What is Parkinson's Disease?
Parkinson's Disease is a progressive, neurological condition where nerve cells in the brain stop working over time, and therefore cannot produce the chemical dopamine. Dopamine sends signals to the brain triggering it to produce smooth, fluid and controlled movement. Without dopamine, movement can become slower and more difficult.
What are the common difficulties associated with Parkinson's Disease?
The symptoms of Parkinson's can be categorised under three main headings and below are some of the functional difficulties they may cause.
- Tremors - such as a trembling or shaking in the hands. This can affect the ability to write, eat, drink, prepare meals or use door keys
- Slow movement due to muscle stiffness - this can mean that carrying out daily tasks such as getting out of bed, on and off the toilet, washing, dressing or using the stairs all become challenging
- Difficulty walking – this can mean an increased risk of falling and a decreased ability to carry out daily activities
If you would like to learn more about how we as occupational therapists can help people overcome common difficulties associated with Parkinson’s Disease, you will find some useful links at the bottom of this page.
How can occupational therapy help people with Parkinson's Disease?
Occupational therapists can work with people with Parkinson's Disease and their families to provide advice, support and guidance during their journey. For some they may require advice on a specific item of equipment whilst for other clients we are involved in more substantial home modifications and support as their needs change with the progressing condition. Below are some ways that an occupational therapist can help:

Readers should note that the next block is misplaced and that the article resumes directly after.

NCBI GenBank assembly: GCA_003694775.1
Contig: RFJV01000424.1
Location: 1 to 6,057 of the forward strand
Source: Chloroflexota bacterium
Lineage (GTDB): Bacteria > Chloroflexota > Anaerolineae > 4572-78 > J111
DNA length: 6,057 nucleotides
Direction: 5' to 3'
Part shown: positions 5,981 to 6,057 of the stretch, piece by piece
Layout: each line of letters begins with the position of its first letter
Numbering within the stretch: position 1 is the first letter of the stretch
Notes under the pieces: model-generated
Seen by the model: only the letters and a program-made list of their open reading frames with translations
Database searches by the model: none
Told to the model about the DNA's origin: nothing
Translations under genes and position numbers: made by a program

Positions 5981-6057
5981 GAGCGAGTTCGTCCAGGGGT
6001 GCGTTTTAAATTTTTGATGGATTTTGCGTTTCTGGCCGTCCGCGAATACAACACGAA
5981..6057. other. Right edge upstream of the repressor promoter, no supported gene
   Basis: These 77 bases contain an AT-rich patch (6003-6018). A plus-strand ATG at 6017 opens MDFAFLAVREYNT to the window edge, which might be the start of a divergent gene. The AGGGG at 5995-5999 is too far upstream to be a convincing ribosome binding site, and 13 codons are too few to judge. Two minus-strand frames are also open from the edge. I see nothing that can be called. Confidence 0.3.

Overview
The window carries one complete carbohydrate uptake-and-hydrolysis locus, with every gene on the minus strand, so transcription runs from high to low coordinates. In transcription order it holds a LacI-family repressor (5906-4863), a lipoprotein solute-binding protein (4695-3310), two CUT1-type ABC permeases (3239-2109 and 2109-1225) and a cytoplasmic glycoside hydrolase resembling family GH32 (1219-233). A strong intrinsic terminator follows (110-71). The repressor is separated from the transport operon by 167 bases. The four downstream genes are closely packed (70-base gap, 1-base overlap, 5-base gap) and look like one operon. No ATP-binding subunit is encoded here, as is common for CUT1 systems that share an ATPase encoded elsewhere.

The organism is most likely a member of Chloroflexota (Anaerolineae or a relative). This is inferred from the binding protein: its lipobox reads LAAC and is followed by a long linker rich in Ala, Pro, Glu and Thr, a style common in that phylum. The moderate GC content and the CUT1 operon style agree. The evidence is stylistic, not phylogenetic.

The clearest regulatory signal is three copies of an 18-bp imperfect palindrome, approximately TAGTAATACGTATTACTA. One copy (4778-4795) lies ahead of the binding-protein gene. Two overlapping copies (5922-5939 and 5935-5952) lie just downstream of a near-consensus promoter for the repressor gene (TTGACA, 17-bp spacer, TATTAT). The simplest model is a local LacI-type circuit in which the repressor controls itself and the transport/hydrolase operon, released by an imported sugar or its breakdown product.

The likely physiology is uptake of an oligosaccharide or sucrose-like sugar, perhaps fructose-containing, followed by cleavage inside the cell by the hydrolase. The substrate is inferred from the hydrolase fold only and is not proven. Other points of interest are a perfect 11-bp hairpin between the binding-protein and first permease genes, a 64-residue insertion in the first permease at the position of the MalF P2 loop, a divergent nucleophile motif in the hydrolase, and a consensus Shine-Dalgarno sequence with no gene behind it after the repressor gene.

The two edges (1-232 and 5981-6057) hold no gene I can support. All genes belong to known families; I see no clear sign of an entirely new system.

- Providing advice on new techniques, to continue to complete everyday activities such as dressing and meal preparation for as long as possible as the condition advances
- Support with sourcing the right equipment to help with difficulties as they arise, such as beds or chairs
- Making longer term recommendations to ensure the home environment will meet both current and future needs. This includes considering adaptations such as wet rooms or through floor lifts
- Working with a client and / or their employer to advise on ways to keep them at work for as long as possible. This may involve pacing strategies to maximise energy or work place changes to ensure you are positioned correctly
- Helping manage fatigue by identifying priorities for the day’s energy, whether that be getting the children to bed or maintaining a work role, and then planning how to conserve energy levels for this
- Ensuring the correct seating and wheelchair are provided to maximise function and independence
- Recommending environmental controls which allow the control of functions in the home such as opening curtains, turning on lights or adjusting music or TV settings to be controlled by the client from their wheelchair, armchair or bed. An occupational therapist will work with a client to identify the most suitable environmental controls for them that will preserve their independence for as long as possible